This does not, Israelis need to understand, primarily come out of some pandering need to pacify Arabs by covering the American-Israeli relationship with a “peace process” fig leaf. Nor does it primarily proceed from sentimental philanthropy divorced from any understanding of the problems of the real world. It proceeds from the complex of ideas and beliefs about the world that have led so many Americans for so long to support Israel in the face of almost universal global condemnation. It will not go away, and over time its influence is likely to grow rather than to recede.
Achieving a Palestinian state will be difficult—much more difficult than successive American negotiators have ever really understood. Those difficulties are growing, and the problem is less about Israeli settlements (though these are a problem) than about the deepening divisions and dysfunctions in Palestinian society and politics. America will, I hope, over time become a wiser and more patient advocate of a Palestinian state than we have often been in the past. One can understand and even sympathize with the weariness and cynicism of Israeli officials who have watched us dance narcissistic and delusional peace process dances, with Presidents more focused on burnishing their “legacies” and winning a Nobel Prize than on the hard, slow work that can actually make progress. The Obama administration does not have the credibility with Israelis, Palestinians, Egyptians, or Saudis to play much of a constructive role at this point, and this incapacity has much more to do with White House errors than with Israeli opposition. Whatever Bibi does or doesn’t do, White House fumbling and Foggy Bottom overreach, combined with the diminishing authority of an administration moving into its lame duck phase, pretty much ensure that the next couple of years will not see much progress on the peace front.
But with all this said and acknowledged, Israelis need to understand that support for a two-state solution is not some left-wing fad or passing fancy in the United States. It represents the natural attitude of the American mind to this kind of problem, and both liberal and conservative, Republican and Democratic administrations will keep coming back to it. Abandoning the goal of a two-state solution and failing to develop ideas about how progress can be made in this direction, however tentatively, will continue to carry a significant and growing cost for Israel in American politics.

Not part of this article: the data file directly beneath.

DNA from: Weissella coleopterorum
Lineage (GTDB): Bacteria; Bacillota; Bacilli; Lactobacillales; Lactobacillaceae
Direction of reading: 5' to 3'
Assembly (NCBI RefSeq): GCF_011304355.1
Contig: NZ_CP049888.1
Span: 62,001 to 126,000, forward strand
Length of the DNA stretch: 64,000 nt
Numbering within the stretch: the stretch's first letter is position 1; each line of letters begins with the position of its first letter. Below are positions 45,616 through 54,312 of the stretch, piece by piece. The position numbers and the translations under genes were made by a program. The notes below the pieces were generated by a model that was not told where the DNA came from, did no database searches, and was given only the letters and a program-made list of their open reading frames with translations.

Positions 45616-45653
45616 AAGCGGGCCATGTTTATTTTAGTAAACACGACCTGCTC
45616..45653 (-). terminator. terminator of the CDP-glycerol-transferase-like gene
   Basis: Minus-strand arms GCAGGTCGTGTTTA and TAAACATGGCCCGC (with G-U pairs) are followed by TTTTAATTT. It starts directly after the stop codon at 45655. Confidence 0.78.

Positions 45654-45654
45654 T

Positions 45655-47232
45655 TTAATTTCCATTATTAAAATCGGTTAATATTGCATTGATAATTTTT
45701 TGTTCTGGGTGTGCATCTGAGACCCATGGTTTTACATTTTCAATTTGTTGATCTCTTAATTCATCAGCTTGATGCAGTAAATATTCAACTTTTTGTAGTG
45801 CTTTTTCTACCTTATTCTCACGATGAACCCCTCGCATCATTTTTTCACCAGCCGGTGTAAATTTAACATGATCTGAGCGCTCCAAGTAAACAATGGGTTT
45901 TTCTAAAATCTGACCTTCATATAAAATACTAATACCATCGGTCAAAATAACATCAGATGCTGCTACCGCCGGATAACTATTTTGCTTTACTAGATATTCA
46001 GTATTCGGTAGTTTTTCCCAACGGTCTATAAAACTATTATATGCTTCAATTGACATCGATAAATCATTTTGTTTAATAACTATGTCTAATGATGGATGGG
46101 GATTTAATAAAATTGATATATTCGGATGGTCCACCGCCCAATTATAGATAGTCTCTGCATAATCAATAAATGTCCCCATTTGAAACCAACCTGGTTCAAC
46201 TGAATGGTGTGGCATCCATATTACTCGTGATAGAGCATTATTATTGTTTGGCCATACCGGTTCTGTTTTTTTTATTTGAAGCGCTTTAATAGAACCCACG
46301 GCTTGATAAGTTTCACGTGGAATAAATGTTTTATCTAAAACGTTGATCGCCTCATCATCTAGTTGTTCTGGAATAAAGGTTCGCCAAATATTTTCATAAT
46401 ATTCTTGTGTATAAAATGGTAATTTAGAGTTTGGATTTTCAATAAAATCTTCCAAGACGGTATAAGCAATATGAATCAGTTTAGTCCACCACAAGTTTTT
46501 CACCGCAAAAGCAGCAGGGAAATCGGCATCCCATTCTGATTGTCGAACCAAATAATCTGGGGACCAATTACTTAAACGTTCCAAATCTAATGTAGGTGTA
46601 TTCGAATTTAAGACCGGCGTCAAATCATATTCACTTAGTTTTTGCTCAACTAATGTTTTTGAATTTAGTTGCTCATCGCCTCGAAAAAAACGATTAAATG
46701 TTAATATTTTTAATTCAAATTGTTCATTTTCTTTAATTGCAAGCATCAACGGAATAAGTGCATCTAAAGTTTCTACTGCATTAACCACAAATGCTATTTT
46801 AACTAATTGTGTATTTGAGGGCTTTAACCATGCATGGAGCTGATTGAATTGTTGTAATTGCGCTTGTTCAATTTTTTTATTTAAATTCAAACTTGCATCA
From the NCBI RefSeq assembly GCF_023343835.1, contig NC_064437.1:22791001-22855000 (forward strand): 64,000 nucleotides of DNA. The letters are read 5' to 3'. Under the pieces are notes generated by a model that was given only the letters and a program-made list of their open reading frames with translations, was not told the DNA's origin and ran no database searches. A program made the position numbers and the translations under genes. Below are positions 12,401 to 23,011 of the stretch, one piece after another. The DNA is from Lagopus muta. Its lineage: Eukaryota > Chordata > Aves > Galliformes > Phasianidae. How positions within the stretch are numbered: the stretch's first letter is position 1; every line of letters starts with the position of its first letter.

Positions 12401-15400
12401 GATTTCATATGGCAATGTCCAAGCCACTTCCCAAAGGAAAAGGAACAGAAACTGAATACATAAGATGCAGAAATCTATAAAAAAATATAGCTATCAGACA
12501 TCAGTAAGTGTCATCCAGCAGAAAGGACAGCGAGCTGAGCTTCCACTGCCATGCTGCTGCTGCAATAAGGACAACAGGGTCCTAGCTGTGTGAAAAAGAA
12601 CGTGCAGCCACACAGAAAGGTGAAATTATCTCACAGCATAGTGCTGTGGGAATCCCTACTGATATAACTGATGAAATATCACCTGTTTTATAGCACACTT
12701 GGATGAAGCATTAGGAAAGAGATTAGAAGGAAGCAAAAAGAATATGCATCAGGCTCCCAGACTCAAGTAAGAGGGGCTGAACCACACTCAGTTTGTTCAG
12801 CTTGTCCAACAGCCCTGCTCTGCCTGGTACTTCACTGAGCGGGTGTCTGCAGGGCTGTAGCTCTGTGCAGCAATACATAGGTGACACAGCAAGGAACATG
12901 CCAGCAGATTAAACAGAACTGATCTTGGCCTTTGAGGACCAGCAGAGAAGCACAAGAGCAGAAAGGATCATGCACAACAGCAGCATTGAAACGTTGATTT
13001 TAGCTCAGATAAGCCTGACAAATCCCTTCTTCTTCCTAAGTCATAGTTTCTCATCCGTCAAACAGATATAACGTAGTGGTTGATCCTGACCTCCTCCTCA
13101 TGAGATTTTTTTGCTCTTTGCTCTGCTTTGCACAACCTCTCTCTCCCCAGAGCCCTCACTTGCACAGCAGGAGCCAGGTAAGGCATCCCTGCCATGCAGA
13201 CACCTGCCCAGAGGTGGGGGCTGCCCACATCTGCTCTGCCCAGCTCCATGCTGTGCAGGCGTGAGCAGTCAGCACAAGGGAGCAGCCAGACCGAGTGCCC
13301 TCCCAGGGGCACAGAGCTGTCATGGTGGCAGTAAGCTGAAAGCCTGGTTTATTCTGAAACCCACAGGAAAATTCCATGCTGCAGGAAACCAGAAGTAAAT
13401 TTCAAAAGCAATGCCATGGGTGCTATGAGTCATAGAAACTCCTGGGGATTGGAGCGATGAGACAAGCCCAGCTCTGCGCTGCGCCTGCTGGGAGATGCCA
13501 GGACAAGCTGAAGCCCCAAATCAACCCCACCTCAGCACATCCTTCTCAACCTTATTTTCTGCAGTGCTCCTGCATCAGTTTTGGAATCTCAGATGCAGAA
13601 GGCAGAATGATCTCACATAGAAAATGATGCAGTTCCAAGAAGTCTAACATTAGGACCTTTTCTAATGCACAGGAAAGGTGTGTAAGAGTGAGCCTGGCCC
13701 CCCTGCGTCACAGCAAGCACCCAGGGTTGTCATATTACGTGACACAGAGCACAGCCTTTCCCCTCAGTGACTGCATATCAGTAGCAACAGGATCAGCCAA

Rethinking and re-imagining the road to Palestinian statehood: yes. Taking a more sober approach to a problem that is much thornier than many outside the region have grasped: yes. Proceeding with caution when the whole Middle East is in flames: definitely. Thinking comprehensively about the problems of the Palestinian people as a whole rather than just those in the West Bank and Gaza: absolutely, especially now that so many Palestinians in Syria have been made refugees once again. Insisting that the vagaries of American political cycles and presidential legacy hunts no longer drive the pace and timing of Middle East negotiations: please.
If Bibi’s election message is that the peace process as we have known it needs fundamental change and reshaping, he is right. But if his intention is to kill it, or even to proclaim a moratorium during which Israel will create so many new facts on the ground that the concept of a Palestinian state no longer looks viable, then U.S.-Israeli relations will continue to cool.
Zionist history is in part the story of a rivalry within Zionism between Jewish leaders who believed that the movement’s best chances came from cooperation with English-speaking leaders and those who believed that the way to deal with both the Brits and the Americans was to confront them. Chaim Weizmann, who extracted the Balfour Declaration from the British and got a promise from Harry Truman that he would recognize an independent Israel, was an example of the former. Ze’ev Jabotinsky, the founder of Revisionist Zionism who planned a war with Britain when that country moved away from its support for the Balfour Declaration, represents the latter. Prime Minister Netanyahu’s roots, despite his own fluent English and his deep understanding of American culture, lie in the more confrontational camp, and Bibi has often drawn on his inner Jabotinsky in confrontations with Obama.
Israelis will have to decide for themselves where their interests lie in these critical times. Let’s hope they find a way forward that keeps the doors of peace open and safeguards the foundations of the U.S.-Israel alliance.
Meanwhile, the Obama administration needs to take a long hard look at the Middle East and ask itself why it keeps getting wrong-footed in this difficult region. Neither loved nor feared, the current White House has lost influence over old friends without replacing them with new ones. Just possibly, this is a time for American officials to think about their own policy problems rather than aggressively criticizing the choices that other people are making in an environment that our own missteps (by past administrations as well as by this one) have helped make more challenging than ever.